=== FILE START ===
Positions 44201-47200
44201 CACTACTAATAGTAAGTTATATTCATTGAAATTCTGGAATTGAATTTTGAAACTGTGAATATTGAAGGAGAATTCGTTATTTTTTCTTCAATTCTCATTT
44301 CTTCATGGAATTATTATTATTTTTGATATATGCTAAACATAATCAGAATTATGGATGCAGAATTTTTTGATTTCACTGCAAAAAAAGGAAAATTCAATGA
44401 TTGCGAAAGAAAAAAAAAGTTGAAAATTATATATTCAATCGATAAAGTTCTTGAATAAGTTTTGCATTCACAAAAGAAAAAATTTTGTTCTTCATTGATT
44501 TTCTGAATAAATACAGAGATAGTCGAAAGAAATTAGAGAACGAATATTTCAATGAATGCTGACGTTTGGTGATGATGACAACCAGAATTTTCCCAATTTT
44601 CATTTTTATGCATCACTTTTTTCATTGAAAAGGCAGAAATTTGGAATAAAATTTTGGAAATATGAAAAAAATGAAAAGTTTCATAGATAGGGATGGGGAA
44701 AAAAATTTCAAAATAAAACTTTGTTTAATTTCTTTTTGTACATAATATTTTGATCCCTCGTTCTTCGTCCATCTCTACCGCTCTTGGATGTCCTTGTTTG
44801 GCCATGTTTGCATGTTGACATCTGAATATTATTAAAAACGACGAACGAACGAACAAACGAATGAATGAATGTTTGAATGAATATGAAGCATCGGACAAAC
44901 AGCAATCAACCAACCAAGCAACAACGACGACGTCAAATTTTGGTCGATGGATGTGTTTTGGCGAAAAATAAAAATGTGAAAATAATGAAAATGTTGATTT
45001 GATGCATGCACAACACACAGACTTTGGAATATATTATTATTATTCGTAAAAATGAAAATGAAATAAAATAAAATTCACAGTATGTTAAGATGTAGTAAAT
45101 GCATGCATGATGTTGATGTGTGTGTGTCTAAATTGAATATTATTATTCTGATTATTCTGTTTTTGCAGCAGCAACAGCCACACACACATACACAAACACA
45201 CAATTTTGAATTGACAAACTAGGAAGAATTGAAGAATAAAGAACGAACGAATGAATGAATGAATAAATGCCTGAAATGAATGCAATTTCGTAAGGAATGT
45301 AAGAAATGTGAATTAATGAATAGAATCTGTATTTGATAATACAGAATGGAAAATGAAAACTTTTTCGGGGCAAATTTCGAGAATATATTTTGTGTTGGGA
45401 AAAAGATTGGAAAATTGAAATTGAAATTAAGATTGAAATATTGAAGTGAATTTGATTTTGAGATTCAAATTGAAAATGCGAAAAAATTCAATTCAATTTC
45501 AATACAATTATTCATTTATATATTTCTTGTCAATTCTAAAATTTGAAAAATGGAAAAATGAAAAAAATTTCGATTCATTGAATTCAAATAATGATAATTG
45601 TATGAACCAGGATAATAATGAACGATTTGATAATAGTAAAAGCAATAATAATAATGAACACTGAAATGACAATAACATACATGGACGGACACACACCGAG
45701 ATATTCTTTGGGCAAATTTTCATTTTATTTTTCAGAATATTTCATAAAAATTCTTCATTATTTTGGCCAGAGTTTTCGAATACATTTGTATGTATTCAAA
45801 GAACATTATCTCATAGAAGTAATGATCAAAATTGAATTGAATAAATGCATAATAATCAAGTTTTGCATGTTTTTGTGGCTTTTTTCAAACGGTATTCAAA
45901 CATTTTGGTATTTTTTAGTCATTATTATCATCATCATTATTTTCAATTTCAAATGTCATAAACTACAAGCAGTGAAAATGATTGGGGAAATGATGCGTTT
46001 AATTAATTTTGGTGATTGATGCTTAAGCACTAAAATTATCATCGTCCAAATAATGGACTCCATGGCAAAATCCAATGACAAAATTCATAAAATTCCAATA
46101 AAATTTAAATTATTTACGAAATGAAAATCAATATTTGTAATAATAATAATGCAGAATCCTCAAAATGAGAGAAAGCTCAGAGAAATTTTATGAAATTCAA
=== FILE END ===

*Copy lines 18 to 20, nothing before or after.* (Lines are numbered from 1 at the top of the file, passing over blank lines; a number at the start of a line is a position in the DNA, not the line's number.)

45801 GAACATTATCTCATAGAAGTAATGATCAAAATTGAATTGAATAAATGCATAATAATCAAGTTTTGCATGTTTTTGTGGCTTTTTTCAAACGGTATTCAAA
45901 CATTTTGGTATTTTTTAGTCATTATTATCATCATCATTATTTTCAATTTCAAATGTCATAAACTACAAGCAGTGAAAATGATTGGGGAAATGATGCGTTT
46001 AATTAATTTTGGTGATTGATGCTTAAGCACTAAAATTATCATCGTCCAAATAATGGACTCCATGGCAAAATCCAATGACAAAATTCATAAAATTCCAATA